How Can We Bring About a Compassionate Society?

Buddhism teaches that in order to transform our world, we must transform ourselves. We must cultivate the capacity to be genuinely concerned about the welfare of others.
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I recently attended a weekend at Upaya Zen Center in Santa Fe, New Mexico engaging in contemplative practice and dialogue exploring both the personal and the transpersonal challenges and possibilities of this question: How Can We Bring About a Compassionate Society?

The weekend was led by Matthieu Ricard, a genetic scientist trained at the Pasteur Institute and a Buddhist monk for the last 40 years, and Roshi Joan Halifax, a social scientist and Founder, Abbot and Buddhist teacher at Upaya. Both Ricard and Halifax are living examples of the answers to this question. Their lives are devoted to both meditative inner reflection and humanitarian social action.

During the weekend, we alternated periods of silence, reflection and meditation with dialogue and inquiry. As a group, we agreed that the solutions to our social and personal problems and challenges require our active engagement, not just reflection and rhetorical and philosophical musings. And more important, these ways of being must be introduced early in life and cultivated in our children allowing these values to be come embedded in the culture and woven into the fabric of our society. Ricard says, "Developing our own positive inner qualities is the best way to help others." Buddhist practices provide a very practical and systematic method for the development of an ethical and compassionate human being.


Roshi Joan Halifax teaches that, "Ultimately Buddhism is about relationships, with ourselves and with the world." She encourages us to use our own experience of pain and deep suffering to cultivate an awakened heart, a resilient and caring heart that is the expression of our own tender humanity, our own true nature. Buddhist practices offer us a method for cultivating our fullest potential as human beings.

The fundamental tenet of "Engaged Buddhism" is compassion in action: The fruit of contemplative and reflective practice is not an isolated self-absorbed person but rather an individual who gets up off the meditation cushion and is genuinely moved to make a difference in the world. That "world" includes the proximal intra-personal and inter-personal relationships of home and family and community as well as the larger context of society, commerce, natural resources, governance and environment. Buddhist practices ask us to examine how we treat ourselves, others and environment.

As the hard inner work of contemplative practice transforms an individual, the ethical and altruistic qualities developed in such practices spill out into life with each and every action and interaction. The great humanitarian elder teacher Joanna Macy encourages us to take the "World As Lover, World as Self" and behave accordingly -- with an informed and intelligent heart and with tenderness -- experiencing our lives with a sense of interconnectedness rather than separateness and isolation, so common in modern societies.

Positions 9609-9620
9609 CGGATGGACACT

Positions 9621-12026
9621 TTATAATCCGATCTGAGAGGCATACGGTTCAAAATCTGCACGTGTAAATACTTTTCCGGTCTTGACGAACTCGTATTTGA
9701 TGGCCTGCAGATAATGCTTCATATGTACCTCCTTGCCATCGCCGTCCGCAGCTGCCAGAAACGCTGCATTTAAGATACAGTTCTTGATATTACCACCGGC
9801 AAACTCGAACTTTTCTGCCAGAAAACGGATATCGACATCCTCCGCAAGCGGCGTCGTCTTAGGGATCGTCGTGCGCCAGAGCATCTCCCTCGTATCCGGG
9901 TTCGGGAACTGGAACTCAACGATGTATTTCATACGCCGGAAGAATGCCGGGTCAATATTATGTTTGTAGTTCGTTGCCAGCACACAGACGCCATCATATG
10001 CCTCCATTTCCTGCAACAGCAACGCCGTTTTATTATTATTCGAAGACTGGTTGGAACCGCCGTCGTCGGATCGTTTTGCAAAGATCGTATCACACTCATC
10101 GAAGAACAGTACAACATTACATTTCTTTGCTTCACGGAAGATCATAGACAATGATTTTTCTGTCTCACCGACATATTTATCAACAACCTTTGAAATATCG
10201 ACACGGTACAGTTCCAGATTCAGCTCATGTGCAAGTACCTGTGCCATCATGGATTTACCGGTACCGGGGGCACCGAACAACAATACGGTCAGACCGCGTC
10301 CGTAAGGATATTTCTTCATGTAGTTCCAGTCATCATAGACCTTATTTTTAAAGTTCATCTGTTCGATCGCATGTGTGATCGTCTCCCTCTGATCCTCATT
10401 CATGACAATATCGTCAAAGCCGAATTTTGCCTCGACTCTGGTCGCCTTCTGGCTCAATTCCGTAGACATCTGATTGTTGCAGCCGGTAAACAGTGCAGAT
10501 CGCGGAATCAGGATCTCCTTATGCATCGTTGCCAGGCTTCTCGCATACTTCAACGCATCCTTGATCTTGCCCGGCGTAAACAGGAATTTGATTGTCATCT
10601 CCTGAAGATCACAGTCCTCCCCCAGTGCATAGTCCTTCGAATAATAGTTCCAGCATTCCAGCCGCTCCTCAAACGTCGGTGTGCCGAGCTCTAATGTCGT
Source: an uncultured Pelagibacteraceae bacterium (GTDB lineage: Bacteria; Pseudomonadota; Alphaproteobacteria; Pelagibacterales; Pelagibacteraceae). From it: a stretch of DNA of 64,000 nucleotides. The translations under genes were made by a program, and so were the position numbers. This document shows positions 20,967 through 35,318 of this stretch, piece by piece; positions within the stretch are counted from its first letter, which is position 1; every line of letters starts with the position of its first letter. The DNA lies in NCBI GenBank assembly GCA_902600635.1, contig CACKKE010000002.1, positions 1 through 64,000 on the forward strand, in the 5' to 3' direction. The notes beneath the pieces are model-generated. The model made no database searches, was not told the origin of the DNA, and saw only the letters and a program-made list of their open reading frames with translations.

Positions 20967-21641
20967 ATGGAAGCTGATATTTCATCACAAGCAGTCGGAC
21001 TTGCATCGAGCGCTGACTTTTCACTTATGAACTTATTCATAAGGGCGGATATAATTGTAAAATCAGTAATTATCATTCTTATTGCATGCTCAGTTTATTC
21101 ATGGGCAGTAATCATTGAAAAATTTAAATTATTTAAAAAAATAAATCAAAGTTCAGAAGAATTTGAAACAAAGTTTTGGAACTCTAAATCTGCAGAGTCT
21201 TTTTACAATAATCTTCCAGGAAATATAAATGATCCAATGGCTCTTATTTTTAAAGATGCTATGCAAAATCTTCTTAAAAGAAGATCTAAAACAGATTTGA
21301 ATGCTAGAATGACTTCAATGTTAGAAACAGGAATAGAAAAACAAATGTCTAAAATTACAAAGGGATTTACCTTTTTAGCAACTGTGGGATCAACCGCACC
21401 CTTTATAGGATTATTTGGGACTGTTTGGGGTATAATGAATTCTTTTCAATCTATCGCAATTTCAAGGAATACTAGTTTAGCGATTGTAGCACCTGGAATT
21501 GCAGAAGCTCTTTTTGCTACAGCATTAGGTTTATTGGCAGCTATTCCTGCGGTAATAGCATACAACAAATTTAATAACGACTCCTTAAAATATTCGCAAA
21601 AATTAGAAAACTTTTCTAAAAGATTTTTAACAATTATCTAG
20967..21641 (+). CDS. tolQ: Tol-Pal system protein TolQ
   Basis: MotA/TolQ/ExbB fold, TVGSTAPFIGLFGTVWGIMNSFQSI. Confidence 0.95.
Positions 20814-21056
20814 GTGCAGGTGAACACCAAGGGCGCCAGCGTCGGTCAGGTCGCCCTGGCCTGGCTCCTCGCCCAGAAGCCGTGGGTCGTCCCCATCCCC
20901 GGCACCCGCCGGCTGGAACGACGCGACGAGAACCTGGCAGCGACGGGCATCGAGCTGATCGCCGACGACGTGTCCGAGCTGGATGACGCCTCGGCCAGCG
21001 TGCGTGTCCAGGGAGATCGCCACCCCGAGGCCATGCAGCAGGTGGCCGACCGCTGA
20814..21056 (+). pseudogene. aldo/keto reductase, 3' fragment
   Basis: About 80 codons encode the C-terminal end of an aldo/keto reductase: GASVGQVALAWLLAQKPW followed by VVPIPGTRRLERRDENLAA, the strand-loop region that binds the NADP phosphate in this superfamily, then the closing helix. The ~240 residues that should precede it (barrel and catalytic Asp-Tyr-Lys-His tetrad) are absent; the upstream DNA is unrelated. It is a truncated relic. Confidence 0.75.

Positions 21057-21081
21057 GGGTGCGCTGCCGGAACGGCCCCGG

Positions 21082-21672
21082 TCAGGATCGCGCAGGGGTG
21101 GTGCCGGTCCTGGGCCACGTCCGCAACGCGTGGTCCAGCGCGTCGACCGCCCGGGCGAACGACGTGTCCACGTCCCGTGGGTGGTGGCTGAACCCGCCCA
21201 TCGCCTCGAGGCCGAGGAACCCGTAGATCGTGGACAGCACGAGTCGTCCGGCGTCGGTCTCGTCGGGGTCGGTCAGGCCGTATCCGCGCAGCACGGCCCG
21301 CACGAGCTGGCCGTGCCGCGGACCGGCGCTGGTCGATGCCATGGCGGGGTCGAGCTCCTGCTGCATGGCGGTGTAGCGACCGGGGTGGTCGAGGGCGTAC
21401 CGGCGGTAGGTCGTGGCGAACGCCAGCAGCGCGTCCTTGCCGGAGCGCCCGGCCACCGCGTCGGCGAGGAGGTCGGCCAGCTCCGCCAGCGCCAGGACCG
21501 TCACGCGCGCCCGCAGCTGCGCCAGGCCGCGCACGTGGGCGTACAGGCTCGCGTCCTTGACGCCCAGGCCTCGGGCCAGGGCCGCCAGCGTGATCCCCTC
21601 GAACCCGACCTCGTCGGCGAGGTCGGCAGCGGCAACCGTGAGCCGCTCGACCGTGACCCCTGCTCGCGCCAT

How do we do this? How do we create a compassionate and heartful culture? How do we transform and heal our world? Buddhism teaches that in order to transform our world, our families, our workplaces, our communities, we must transform ourselves through contemplative and meditative practices, through self inquiry and self reflection and through the cultivation of benevolent humanitarian and compassionate ethics and values. We must cultivate the capacity to be genuinely concerned about the welfare of others.

Ricard teaches that at first we may feel that our actions are inauthentic, contrived or fabricated, but if we "practice" new behaviors and new points of view, and experience firsthand the results of actions rooted in generosity and kindness and the wish to benefit others -- if we restrain our selfishness, aggression and anger, and make an effort to cultivate and grow gentleness, kindness and generosity -- our experience becomes our teacher; our experience informs us. Buddhism is very pragmatic. Try this; see what happens. Find out for yourself.

Where to start? First we start with ourselves. First we start with benevolence towards ourselves and others. We study. We contemplate. We reflect. We practice. Slowly, we mature and develop like a seed that will germinate and bear fruit if planted into good soil and watered and tended well.

The path to a compassionate society arises from the intentions and actions of individuals within that society. One small act of kindness and generosity ... one act of tenderness ... one act of selflessness ... each of these moments makes a difference. No act is too small. Strung together, each kind gesture becomes a pearl that makes a beautiful strand of loving kindness with which to encircle self and other, close family, friends, coworkers, community, strangers and world.

Dr. Nalini Chilkov has studied and practiced Buddhism for 38 years. Her path of service includes health and healing focused upon Integrative Alternative Cancer Care and Wellness Medicine.

To learn more about study and practice, teachings, writings and projects of Matthieu Ricard and Roshi Joan Halifax see the links below.

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